After surge in adoptions, pet surrenders spiking

  • Pope Memorial Humane Society in Dover, N.H., had time to reevaluate while it was closed at the start of the COVID-19 pandemic. One result is drive-through rabies clinics that relieved a lot of stress for the animals. Veterinarian Sarah Proctor, left, vaccinates a dog as veterinary technician Jessica Phillips holds it. (Courtesy photograph) Courtesy photograph

  • Pope Memorial Humane Society in Dover, N.H., has playgroups for its animals. (Courtesy photograph) Courtesy photograph

Granite State News Collaborative
Published: 10/31/2021 9:44:22 PM
Modified: 11/1/2021 11:21:02 AM

LEBANON — Survivor’s Paws Animal Rescue in Lebanon has always had a full plate.

Owner Shelley Andrews has been saving dogs and finding them ”furever” homes for more than 30 years. The majority of the canines have been rescues from kill shelters the south — Texas, South Carolina and Louisiana the most popular, with others seeing occasional visits.

However, since the pandemic hit more than a year and a half ago, Andrews and her volunteers have been fielding calls from New Hampshire residents who have had to make the difficult and heart-wrenching decision to surrender their dog.

“For the last two months we have seen more owner surrenders up here,” said Andrews, who only became a nonprofit during the pandemic after her husband lost his job.

The pet “industry” has seen ebbs and flows throughout the pandemic.

First, when everyone was stuck in their homes, many people wanted a new dog or cat because they figured they had the time to train and acclimate the animal, and spend time with them.

Then, about a year later, shelters started seeing an influx of surrendered pets. The reasons varied, according to animal shelter workers:

■the realization by new owners that it takes a lot of work and patience to get a pet house-trained, to obey and be a calm member of the family;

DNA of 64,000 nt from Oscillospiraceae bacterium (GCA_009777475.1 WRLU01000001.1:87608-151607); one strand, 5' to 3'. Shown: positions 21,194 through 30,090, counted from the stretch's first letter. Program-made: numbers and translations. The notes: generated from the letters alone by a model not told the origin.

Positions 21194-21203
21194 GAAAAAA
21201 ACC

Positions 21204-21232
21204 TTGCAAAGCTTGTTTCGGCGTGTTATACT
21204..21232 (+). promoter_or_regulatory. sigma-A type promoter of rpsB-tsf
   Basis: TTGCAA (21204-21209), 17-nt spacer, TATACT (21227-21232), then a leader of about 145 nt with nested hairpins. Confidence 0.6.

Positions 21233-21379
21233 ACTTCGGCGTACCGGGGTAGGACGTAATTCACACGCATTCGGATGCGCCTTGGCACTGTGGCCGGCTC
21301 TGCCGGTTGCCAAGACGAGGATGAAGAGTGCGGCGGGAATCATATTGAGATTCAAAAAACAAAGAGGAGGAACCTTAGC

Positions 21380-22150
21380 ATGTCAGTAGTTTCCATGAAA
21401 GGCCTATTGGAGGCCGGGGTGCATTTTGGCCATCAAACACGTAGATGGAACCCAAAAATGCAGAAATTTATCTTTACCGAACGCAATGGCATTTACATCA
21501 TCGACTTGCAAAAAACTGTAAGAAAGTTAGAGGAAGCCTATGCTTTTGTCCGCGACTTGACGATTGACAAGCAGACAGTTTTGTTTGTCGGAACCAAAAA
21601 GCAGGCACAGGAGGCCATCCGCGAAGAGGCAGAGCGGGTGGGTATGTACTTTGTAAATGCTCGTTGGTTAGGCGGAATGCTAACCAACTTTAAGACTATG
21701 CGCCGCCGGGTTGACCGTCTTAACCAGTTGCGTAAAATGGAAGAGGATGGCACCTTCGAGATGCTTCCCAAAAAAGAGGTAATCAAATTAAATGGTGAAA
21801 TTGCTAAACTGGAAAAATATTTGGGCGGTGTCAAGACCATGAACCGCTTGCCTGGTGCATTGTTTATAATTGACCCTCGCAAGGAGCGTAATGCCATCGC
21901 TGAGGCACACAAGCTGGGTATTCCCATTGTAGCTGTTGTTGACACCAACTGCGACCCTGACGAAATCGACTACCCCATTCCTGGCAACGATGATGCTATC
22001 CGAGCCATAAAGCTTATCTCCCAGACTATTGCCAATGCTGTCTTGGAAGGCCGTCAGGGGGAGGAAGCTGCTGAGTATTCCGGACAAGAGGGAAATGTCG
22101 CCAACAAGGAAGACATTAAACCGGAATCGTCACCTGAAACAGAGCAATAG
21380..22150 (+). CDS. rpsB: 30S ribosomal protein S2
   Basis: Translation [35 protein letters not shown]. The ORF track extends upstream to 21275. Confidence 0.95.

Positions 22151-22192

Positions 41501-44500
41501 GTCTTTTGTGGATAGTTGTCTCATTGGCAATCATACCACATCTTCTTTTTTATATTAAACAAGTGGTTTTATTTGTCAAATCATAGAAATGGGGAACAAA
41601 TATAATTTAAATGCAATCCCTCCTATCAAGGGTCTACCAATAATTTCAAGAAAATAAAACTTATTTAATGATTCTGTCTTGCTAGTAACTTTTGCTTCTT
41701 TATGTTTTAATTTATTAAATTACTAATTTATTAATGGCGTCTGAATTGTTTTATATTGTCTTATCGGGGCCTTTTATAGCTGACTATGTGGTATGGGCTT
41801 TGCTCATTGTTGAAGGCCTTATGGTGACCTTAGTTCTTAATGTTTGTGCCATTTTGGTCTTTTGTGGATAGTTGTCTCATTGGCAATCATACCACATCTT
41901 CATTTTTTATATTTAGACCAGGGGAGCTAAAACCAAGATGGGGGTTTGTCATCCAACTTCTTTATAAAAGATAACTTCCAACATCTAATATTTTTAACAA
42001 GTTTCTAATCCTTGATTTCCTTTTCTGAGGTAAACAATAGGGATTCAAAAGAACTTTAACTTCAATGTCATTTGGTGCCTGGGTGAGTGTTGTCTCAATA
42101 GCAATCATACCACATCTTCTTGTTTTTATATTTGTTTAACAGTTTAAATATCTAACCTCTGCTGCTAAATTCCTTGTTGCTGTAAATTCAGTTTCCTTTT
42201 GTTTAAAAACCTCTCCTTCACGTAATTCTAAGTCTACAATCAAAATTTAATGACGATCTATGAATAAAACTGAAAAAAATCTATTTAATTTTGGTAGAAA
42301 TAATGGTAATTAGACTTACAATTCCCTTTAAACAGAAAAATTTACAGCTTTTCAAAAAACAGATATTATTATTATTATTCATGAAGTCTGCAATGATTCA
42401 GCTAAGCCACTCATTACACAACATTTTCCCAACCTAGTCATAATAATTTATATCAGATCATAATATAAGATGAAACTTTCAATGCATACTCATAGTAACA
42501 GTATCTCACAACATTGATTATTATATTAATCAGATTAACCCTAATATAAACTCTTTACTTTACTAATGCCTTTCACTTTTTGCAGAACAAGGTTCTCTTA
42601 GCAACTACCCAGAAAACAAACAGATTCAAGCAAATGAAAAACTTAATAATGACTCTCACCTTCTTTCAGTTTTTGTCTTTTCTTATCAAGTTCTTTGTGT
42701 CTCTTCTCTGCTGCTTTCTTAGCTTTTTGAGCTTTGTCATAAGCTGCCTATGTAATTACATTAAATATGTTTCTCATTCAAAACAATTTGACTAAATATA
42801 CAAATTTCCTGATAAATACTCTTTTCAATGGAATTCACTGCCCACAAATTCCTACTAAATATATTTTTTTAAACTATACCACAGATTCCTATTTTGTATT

■people going back to work and not wanting to leave the animal at home;

■the eviction moratorium was lifted, meaning landlords could bring in new tenants and decide to not allow animals;

<sbull value="sbull"><text xmlns="urn:schemas-teradp-com:gn4tera"></text></sbull>and with stimulus checks no longer coming in, new owners couldn’t afford the pets.

“When owners are surrendering their dogs, a lot of times they are calling us in a last-ditch, desperate mode,” Andrews said. “They’ve known for two months that they need to surrender and have tried all other options. Some have to move and others don’t want to deal with training or socializing them and then their dog is like a terribly behaved teenager, and they don’t want that.”

Dog surrenders at shelters in the United States rose 4.7% in September 2021 compared to September 2020, according to the September 2021 report from PetPoint, which compiles information from more than 1,100 animal welfare organizations.

The New Hampshire Humane Society in Laconia has seen calls from residents looking to give up their animals increase almost fivefold.

“We used to get less than 10 requests on average weekly. We are currently seeing an average of 6 to 8 calls daily from individuals surrendering animals because of economic strain or family housing issues,” said Executive Director Charles Stanton. “We are doing everything we can to keep pets with their families while also realizing that some people are at the end of their rope.